2021-04-13 South Padre Fog

Swainson's Thrush - Catharus ustulatus
The “spectacles” on this bird make me believe this Catharus thrush a Swainson’s Thrush. My plan for an early start to my day chasing birds on South Padre Island backfired when a fog so heavy greeted me, that my lens got coated with dew, rendering the already dark shadows where my subjects foraged were hopeless. During my last hour there, the lighting improved.

I left Brownsville in the darkness of pre-dawn, with plans to meet birds on South Padre Island as they began their morning rounds. It seemed a good idea to be present when the birds got busy. The heavy overcast sky was not apparent as I drove the road to Port Isabel and then continued east over the causeway to the island. When I reached the island, the fog was condensing on every surface. I arrived at the Convention Centre and walked out to meet the Cape May Warbler and friends. I could barely see the subjects through my lens. The fog had condensed on my front element so much as to render the shots useless. I fetched a soft cloth from my RV and cleaned the water from the lens, but had to repeat several times to keep it clear.

Even without the obscuring film on the lens, the scene was so dark it was nearly impossible to get proper images. Lighting problems hampered most of the morning’s photography. At about 10:30am, the fog thinned and let the sun filter into the scene. By then, the human population increased, and a crowd gathered near the Bottle Brush Trees the birds seemed to love so much. These were all lovely people, but half of them were not wearing masks. It was the birds I hoped to meet, anyway.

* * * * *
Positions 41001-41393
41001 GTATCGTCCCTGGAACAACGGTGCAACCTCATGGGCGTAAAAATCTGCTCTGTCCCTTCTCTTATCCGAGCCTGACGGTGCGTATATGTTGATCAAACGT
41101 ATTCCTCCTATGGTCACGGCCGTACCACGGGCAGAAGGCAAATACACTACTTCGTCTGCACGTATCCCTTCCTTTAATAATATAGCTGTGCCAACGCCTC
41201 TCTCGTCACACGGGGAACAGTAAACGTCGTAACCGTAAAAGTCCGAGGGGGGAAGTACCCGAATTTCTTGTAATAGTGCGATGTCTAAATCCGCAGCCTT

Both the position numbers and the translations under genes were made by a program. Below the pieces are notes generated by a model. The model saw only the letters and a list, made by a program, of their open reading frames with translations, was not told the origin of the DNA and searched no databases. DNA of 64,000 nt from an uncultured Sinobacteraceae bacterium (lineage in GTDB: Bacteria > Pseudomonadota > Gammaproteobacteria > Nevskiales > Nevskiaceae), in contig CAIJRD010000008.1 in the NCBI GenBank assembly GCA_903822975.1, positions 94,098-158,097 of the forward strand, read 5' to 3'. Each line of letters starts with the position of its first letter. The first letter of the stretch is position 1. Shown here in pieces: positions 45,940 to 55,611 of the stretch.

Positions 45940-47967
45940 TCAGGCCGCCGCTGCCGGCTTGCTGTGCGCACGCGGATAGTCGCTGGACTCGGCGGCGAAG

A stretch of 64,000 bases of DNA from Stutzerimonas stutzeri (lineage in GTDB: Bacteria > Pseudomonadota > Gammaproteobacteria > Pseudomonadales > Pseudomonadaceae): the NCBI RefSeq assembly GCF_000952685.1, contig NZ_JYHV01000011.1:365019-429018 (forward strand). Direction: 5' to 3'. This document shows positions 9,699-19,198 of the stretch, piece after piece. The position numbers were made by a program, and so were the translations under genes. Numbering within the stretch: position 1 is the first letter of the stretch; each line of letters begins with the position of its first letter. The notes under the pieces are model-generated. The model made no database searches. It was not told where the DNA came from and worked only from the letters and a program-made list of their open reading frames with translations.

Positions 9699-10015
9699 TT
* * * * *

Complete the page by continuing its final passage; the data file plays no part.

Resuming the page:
I took my leave from the crowded arena and walked out to the grassy island inside the circle drive. I thought I’d seen a Catharus thrush in the hedges earlier as I arrived on site, but I didn’t get a very good look. Maybe I would get lucky and find a Scarlet Tanager. I saw one there last year. I set up my small stool where I caught another glimpse of the thrush, and I waited. Eventually my patience was rewarded. The tanager didn’t show up, but the thrush, a female Hooded Warbler and a bright male Orchard Oriole gave me great looks.

I struggle with Catharus thrush identifications, but I poured over my resources and found a reference to spectacles that gave me the confidence to call this bird a Swainson’s Thrush. It wasn’t a long list of species I’d captured this Tuesday, but it included: Cape May Warbler, Great-Tailed Grackle, Hooded Warbler, Nashville Warbler, Northern Parula, Orange-Crowned Warbler, Orchard Oriole, Swainson’s Thrush, and Tennessee Warbler.

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